On the positive side, you get small panels that are used to cover all of the visible screw holes on the arms and pincers. It’s a neat touch and really makes a difference once you get them in place.
The toy is so impressively large that it’s really hard to capture his impressive presence in photographs. While standard height measurements really only have him an inch or two taller than say Fortress Maximus, there’s just a massive bulky presence here that is absolutely stunning. Some argue that the planet mode breaking up into panels on his legs and back look ugly and out of place, but truth be told, they don’t get in the way and hold in place extremely well. He’s a big globe that transforms into a robot. There may be other solutions to the planet parts, but this one seems to work really well in terms of engineering.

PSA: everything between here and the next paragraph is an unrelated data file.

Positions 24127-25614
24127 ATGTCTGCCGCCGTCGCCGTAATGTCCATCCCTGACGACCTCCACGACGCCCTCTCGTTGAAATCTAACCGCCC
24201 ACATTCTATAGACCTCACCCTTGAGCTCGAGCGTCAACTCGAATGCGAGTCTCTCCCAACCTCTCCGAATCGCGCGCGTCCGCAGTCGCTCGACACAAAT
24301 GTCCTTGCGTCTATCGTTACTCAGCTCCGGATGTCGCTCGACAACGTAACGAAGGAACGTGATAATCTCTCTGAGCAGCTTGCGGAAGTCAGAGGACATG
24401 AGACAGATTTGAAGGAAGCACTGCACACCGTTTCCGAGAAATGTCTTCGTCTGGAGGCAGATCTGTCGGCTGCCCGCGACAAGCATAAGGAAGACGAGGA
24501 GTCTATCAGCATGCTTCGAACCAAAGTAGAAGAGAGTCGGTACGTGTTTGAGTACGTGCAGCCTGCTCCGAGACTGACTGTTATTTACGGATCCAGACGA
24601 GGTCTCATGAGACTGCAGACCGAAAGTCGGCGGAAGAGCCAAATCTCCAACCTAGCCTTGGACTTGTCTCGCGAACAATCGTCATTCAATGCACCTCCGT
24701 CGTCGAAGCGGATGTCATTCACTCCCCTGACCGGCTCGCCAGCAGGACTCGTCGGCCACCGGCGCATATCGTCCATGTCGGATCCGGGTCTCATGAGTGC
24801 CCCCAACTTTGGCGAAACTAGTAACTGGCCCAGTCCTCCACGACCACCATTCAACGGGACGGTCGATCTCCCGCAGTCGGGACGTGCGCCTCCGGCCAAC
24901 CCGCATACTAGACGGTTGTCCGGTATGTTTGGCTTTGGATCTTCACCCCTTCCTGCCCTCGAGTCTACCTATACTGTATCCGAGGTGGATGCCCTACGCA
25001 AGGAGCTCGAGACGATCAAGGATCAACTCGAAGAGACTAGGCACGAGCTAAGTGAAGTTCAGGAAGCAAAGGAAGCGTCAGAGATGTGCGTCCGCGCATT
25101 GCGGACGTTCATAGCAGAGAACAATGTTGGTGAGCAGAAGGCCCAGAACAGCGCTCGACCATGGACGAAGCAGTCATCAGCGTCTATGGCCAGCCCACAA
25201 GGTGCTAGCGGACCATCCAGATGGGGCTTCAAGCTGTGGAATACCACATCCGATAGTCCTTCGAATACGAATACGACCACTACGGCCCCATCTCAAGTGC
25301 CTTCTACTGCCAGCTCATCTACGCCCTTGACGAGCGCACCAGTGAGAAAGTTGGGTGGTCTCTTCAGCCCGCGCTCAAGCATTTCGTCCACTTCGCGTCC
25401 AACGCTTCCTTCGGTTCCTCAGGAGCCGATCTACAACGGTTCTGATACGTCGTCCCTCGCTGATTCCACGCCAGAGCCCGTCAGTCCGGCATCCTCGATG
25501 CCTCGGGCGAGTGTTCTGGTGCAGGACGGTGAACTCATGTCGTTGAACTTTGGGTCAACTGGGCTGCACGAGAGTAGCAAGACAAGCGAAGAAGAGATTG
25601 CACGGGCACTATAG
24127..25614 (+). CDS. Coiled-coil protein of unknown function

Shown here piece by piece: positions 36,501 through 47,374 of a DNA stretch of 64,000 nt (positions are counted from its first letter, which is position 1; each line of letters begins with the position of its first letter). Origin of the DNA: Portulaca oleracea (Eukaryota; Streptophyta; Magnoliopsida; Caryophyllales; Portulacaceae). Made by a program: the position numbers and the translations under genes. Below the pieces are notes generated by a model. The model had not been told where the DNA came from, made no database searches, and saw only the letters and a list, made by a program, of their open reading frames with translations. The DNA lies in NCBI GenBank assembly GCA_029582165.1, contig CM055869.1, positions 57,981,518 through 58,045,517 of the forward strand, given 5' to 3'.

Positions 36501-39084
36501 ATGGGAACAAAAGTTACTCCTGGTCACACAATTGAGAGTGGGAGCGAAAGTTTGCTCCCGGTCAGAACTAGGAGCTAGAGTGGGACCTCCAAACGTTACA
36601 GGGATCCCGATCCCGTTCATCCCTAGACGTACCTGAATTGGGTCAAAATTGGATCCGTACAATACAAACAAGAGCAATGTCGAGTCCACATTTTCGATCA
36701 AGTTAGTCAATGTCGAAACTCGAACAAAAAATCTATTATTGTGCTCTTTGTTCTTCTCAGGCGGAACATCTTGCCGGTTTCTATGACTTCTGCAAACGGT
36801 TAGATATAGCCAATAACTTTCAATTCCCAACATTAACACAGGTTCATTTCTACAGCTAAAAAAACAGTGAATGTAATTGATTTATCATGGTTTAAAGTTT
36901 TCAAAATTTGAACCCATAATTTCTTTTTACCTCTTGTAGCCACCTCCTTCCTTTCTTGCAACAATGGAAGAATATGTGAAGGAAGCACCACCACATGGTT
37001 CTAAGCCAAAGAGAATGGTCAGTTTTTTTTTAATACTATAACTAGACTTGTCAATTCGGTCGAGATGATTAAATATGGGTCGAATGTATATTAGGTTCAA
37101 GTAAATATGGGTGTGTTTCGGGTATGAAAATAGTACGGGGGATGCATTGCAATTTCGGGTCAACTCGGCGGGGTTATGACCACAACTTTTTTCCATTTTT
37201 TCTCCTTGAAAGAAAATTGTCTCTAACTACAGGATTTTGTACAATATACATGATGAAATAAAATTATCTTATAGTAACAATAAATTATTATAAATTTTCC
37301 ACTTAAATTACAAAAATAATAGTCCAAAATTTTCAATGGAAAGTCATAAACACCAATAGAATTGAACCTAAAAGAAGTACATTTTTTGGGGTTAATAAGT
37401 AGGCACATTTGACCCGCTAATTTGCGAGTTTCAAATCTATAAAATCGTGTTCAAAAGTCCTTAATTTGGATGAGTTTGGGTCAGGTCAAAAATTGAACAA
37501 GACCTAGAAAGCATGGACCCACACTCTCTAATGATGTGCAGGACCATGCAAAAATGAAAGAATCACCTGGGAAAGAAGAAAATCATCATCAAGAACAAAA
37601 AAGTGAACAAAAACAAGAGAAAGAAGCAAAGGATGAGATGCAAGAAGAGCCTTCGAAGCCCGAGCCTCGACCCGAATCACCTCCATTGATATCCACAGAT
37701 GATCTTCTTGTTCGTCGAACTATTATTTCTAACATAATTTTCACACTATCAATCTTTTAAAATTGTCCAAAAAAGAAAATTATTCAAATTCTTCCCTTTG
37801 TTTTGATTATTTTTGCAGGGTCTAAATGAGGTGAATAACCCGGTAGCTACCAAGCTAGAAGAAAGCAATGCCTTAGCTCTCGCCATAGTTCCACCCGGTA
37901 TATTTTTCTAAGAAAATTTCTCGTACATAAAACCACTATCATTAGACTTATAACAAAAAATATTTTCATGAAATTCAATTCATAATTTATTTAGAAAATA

With such a massive figure, extra care was taken in the joints. The arms and legs all feature very strong ratcheting joints that hold Unicron up, should you take him off the stand. However, in an attempt to keep him as stable and secure as possible, he can be left on the included stand during both transformations. He supports his own weight in robot mode perfectly well, but for extra action-strong posing, I’d recommend keeping him on the stand.